Words on the Word
Isaiah 52:13-53:12: See, my servant will rise to great heights.
Hebrews 4:14-16; 5:7-9: Let us be confident that we shall have mercy from him.
John 18:1-19:42: Pilate wrote out a notice and had it fixed to the Cross.
Today, on Good Friday, the cross commands our full attention. Through the words of the Beloved Disciple, we have followed Jesus every gruelling step of the way from the High Priest’s court to Golgotha. We have heard the monotonous knocking of hammers driving nails into flesh. We have seen our Lord raised up on the wood of the tree, in fulfilment of prophecy. In a moment we shall venerate the cross with a kiss. The cross, of course, is intimately familiar to us. We make the sign of the cross many times each day. We may have a cross in our bedroom, in our car, on our piano. Centuries of devotion have made the cross intrinsic to our sensibility. Artists have depicted it as an object of beauty. It has been throughly domesticated. Once, years ago, I visited a friend in Austria. It was summer. We went out to supper. We found an open Heuriger, a vintner’s garden where new wine is served from the barrel. The atmosphere was convivial. There was a warm breeze. There were families and dogs; good, simple food; green grass and oompah-pah. I was perplexed, in this setting, when I noticed the smiling waitress emerge, in a Dirndl-costume with a tray full of wine, from underneath a huge crucifix, positioned high in the garden wall. The mixture of images was incongruous. In a way it was a comfort to find the cross there, watching over us. At the same time it felt strange, even a little disrespectful. I asked myself then: have we got too used to the scandal of the cross? It is a question I ask myself still.
The earliest representation of the crucifixion known to us is an inscription carved in plaster near the Palatine Hill in Rome. Its precise date is uncertain, but it may have been made as early as the early second century, when there were Christians about in Rome who had heard the Gospel preached by Peter and Paul. The inscription portrays a human body with a donkey’s head, fixed to a cross. In a corner, there is what seems like a Y-shaped tau cross, so dear to St Francis of Assisi. To the left stands a man dressed like a solider with one hand raised in homage. A caption announces in barely literate Greek: ‘Alexamenos worships god.’ The graffito is a caricature. It intends to ridicule the worshipper. The joke is timeless. ‘Does he worship a crucified man? You can’t be serious. What an ass!’ It is sometimes said that, to appreciate the symbolic charge of a crucifix in antiquity, we moderns should think of a hangman’s noose or an electric chair. I think this insufficient. The gallows and chair were thought up as humane means of execution. The cross, meanwhile, was designed to cause a maximum of drawn-out anguish. Also, death by crucifixion is messy and humiliating. Alexamenos is presented, in the drawing, not just as a fool, but as an indecent man.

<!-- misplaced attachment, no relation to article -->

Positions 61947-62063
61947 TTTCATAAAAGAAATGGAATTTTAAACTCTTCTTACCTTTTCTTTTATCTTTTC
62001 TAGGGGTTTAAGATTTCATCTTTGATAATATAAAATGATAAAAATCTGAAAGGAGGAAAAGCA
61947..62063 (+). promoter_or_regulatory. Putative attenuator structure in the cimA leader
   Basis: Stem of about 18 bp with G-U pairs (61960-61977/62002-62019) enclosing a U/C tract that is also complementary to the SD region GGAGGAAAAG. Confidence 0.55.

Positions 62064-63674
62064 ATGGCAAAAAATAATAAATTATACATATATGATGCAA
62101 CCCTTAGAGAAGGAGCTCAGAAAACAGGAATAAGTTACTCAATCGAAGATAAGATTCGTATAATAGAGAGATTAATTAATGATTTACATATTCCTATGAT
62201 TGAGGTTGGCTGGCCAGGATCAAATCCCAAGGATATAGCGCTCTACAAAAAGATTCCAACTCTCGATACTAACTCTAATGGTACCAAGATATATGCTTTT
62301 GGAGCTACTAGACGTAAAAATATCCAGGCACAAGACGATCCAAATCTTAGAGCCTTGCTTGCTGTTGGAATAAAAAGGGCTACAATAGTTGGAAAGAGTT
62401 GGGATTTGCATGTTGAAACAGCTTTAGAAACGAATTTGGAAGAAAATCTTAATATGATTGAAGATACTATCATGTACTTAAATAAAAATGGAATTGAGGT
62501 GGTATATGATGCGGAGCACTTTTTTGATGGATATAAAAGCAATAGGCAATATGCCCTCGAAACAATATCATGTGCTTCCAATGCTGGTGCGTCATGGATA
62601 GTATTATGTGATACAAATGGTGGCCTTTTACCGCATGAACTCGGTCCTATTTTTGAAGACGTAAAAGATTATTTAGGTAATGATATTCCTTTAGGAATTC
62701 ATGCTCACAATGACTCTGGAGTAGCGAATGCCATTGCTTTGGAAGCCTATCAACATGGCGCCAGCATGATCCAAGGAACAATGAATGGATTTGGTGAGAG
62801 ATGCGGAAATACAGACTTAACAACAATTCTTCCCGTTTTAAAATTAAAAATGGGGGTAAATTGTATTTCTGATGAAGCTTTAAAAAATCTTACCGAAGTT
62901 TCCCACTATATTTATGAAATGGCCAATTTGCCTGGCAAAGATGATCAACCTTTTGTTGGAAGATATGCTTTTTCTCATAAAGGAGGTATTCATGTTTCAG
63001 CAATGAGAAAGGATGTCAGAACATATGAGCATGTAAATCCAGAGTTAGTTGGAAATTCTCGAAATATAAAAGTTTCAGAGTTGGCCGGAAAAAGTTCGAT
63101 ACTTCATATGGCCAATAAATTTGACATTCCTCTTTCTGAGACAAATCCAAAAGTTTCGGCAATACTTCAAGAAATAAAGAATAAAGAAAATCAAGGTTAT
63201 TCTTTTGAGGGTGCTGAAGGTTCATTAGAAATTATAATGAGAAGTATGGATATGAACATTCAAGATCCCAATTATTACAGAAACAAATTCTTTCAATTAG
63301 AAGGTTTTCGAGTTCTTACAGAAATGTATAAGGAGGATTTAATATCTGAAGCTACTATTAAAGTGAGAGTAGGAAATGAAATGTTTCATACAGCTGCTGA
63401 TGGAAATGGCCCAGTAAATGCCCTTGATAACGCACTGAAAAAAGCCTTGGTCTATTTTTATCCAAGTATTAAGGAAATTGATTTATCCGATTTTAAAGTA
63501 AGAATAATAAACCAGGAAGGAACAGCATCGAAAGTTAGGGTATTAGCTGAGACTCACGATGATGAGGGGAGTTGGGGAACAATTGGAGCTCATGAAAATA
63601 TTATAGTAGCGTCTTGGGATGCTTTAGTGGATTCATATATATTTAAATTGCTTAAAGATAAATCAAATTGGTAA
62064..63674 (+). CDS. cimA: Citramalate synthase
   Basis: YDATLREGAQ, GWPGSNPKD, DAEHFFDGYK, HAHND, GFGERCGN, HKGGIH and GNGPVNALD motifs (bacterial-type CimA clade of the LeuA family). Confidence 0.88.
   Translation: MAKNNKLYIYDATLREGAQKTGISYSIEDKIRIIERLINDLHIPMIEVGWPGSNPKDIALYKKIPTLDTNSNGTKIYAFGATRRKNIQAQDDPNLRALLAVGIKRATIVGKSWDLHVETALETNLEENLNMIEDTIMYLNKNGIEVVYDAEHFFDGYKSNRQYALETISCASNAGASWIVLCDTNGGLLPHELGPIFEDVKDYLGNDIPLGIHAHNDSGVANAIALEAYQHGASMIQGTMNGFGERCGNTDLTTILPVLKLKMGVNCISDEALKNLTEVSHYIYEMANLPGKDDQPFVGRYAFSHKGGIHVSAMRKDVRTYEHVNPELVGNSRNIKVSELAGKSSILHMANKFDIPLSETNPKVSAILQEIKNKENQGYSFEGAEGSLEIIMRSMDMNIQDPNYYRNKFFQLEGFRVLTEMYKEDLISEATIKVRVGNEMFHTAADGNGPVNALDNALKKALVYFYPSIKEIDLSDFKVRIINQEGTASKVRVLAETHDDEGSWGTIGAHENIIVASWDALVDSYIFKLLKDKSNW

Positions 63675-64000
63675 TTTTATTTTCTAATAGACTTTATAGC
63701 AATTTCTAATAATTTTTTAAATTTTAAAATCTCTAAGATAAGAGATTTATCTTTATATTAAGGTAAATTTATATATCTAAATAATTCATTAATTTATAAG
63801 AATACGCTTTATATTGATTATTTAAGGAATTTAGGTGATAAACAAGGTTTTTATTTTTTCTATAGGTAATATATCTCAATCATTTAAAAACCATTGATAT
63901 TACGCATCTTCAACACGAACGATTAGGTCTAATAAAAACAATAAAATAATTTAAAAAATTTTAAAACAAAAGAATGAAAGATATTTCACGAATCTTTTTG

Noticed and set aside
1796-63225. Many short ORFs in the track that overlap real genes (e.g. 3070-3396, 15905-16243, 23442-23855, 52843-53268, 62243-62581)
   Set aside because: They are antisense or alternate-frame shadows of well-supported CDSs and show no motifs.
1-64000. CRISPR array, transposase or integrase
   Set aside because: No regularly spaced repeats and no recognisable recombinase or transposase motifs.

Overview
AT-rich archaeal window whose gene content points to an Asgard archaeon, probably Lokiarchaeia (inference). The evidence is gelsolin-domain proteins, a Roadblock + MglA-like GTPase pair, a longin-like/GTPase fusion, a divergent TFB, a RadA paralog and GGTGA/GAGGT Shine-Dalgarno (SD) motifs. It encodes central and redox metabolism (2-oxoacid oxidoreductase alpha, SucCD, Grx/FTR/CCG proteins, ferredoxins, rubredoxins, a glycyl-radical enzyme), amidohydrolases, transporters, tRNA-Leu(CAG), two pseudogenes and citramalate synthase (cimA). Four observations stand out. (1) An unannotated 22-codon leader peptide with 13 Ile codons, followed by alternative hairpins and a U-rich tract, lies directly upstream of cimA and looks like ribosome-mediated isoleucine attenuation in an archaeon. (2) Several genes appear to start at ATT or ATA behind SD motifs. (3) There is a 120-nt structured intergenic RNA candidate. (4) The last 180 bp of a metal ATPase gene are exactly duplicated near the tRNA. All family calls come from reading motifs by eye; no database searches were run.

Horrifically, this past year has given us a fresh perspective on crucifixion as vindictive humiliation. The terrorist movement that calls itself ‘Islamic State’ has posted clip upon clip on YouTube of Christians they have crucified. The fate of the apostles Andrew and Peter is a real prospect, now, for Christians in Iraq and Syria. It is unconscionable, but it happens. If we have seen such images, our crucifix at home will never look the same. It will never again be just part of the furniture. It will remain a terrifying monument—a reminder of what Christ suffered, and suffers still, through the members of his Church. Brothers and sisters, we profess that God is love. We read in Scripture that Jesus loved his own to the end. Today we see what that means in real terms. How can we begin to fathom the meaning, the cost, the extent of such love?
Today we weep with the women at the tomb. We weep for Christ. We weep for our world and its tragic urge to destroy what is good and holy. We look soberly at the darkness we carry ourselves. At the same time, we give thanks. Taking our sentence of death upon himself, Christ destroyed death from within. Today, at his cry, ‘It is accomplished’, we already look forward to the joy of the Third Day. It was part of Christ’s proclamation from the first: ‘The Son of man must suffer many things, be rejected and be killed, and after three days rise again.’ Hope is as intrinsic to Good Friday as grief. Finally, let us not forget those members of the Church who share in Christ’s sufferings today. I think often of a prisoner’s letter smuggled out of one of Stalin’s labour camps in 1933. It carried a message to the Christians of the West, free to practice their faith. It asked them to ‘keep burning on the altars of their hearts the flame that is tortured out of ours. If only some of them keep it burning, we will find it in our prayers, in our sleep and in our flight away from our tormented bodies. It will shine to us as a beacon of light in the numbing darkness, and we shall be comforted and Christ will rejoice.’ Let us take those words as addressed to us now, as a challenge to shun all mediocrity. ‘Christ’, wrote Pascal, ‘remains on the cross until the end of the world. We shouldn’t slumber during that time.’ Let us keep watch, then, and pray, firm in faith, fervent in love. Let us not be ashamed of the cross. Let us glory in it.